By the time ESPHL participants arrived in San Diego for the second leadership retreat in January 2014, it was apparent, as Governor Douglas noted, that “as the months have gone on, we are seeing the teams coalesce, and I expect there will be concrete results that will help improve population health in the ESPHL states.” The San Diego program included keynote remarks by Hank Cardello, a former food industry executive turned speaker and advocate, who encouraged team members to engage the food industry as partners, rather than as adversaries, around healthy eating. His remarks were, as Dr. Devlin observed “a nice bookend” to the tough approach that Governor Gregoire described in the battle with the tobacco industry, which she experienced both as her state’s Attorney General and later as Governor implementing the settlement with industry.

Another highlight of the San Diego meeting was its local angle. Dr. Ron Chapman, California’s State Health Officer, discussed some of the hot button public health issues in his state, and Dr. Steven Teutsch, Chief Science Officer in the Los Angeles County Health Department, discussed modeling as a key tool for developing policy. San Diego Health Commissioner Nick Macchione described the Health in All Policies approach of the Live Well, San Diego! campaign and its catchy “3-4-50” message (see graphic at right). The 3-4-50 approach is an excellent example of how important it is to simplify public health concepts in order to convey them to diverse audiences.

Teams were energized by the retreat. Here’s what Lorrin Kim, Chief Policy Officer for the Hawaii Department of Health, reported shortly after his return to Honolulu: “Our team has met three times since San Diego, and we have refined our ideas [on innovative ways to improve dental health among underserved Medicaid-eligible children]. So although all of us are now in the throes of the first days of the [legislative session], the energy is still high.” Kim went on to provide details of the Hawaii’s team progress, notable particularly in its engagement of the team’s legislative contingent.

ESPHL organizers are now looking to the August 2014 wrap-up session—where members of the cohort will receive the title “ESPHL Fellow”—with a focus on the idea of “excellence.” The last session will also allow collection of a final set of progress metrics. “We’ve requested self-evaluations from these participants at each phase” of the project, said RWJF consultant Nancy Kaufman of Strategic Vision Group, who will also interview select team members. Kaufman’s team will analyze the data that has been collected throughout the ESPHL pilot.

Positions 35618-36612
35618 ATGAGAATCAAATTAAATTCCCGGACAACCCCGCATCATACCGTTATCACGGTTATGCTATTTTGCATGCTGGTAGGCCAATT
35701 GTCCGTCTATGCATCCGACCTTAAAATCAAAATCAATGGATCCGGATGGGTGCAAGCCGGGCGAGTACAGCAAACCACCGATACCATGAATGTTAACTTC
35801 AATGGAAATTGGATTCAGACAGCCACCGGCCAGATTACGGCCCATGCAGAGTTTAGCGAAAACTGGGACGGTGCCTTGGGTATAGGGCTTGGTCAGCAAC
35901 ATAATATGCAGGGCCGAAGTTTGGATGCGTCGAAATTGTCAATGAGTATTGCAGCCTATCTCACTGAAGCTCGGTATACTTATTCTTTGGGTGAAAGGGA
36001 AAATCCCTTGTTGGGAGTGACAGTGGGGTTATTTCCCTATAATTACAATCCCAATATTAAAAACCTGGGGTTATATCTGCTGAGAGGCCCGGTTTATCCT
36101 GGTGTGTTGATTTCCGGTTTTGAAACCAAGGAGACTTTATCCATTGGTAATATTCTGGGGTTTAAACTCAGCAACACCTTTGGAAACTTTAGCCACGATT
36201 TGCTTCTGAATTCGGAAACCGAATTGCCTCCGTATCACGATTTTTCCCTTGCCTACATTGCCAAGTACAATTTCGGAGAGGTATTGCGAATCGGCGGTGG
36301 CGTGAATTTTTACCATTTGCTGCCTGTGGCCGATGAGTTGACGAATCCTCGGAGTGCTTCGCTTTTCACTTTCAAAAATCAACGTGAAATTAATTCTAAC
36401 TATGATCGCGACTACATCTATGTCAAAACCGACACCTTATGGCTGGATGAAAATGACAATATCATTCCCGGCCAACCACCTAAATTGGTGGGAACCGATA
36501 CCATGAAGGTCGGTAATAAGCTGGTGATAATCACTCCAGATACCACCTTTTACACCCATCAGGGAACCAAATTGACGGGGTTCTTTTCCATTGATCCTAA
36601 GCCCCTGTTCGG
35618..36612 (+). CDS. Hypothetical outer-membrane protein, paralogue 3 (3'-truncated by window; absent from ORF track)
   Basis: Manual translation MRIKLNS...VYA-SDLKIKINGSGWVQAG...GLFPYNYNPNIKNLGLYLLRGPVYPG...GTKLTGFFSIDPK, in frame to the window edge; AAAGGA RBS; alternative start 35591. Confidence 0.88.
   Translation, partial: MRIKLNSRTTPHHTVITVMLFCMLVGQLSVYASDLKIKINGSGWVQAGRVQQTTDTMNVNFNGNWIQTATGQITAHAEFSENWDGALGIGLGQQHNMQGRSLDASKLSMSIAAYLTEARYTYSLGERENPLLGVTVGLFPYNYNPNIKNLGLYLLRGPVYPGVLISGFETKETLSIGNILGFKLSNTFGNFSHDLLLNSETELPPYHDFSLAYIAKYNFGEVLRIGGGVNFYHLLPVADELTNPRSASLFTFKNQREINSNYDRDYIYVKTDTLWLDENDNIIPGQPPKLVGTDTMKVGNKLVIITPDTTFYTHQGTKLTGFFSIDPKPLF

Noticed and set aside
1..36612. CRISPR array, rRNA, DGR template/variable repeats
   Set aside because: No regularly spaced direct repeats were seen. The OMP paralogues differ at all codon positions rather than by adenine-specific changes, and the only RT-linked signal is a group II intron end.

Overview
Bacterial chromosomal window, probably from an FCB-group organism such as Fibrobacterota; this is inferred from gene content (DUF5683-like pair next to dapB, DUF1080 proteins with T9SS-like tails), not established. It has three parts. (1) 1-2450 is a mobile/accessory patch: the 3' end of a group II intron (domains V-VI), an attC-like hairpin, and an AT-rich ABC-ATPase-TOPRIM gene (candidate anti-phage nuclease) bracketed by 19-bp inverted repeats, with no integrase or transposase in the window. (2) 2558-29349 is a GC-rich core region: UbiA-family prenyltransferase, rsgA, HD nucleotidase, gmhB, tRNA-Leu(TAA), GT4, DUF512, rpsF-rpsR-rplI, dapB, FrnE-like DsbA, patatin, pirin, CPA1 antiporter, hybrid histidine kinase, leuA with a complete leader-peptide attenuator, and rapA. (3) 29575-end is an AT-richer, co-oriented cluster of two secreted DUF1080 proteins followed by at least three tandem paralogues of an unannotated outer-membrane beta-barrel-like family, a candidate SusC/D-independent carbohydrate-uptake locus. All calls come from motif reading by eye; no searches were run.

Meanwhile, the Aspen Institute Justice and Society Program has provided team members with access to a password-protected document and messaging site, Base Camp, to allow not only reporting and information sharing but also what has been called a 24-hour “virtual breakout session,” enabling all eight state teams to share their research and their challenges.

Team leaders have been generous in their assessments of the ESPHL experience at its midpoint. Said Dr. Mullen, “ESPHL has allowed me to drive a policy idea, rather than manage or react, and to begin to build consensus with various partners, particularly the local health directors, on a challenging public health system issue. We are also educating core staff on the issue so that this multiyear effort can be sustained over time.” John Wiesman, the State of Washington’s recently appointed Secretary of Health, said ESPHL “allowed me as a new Secretary to build and consolidate relationships across branches of government.”

Creating strong public health law and policy across branches of state government to address public health problems is a formidable but vitally important strategy, particularly in tight economic times. ESPHL promises to be a useful tool to aid in improving the health of people in the participating states, with lessons learned that will also have relevance for other states.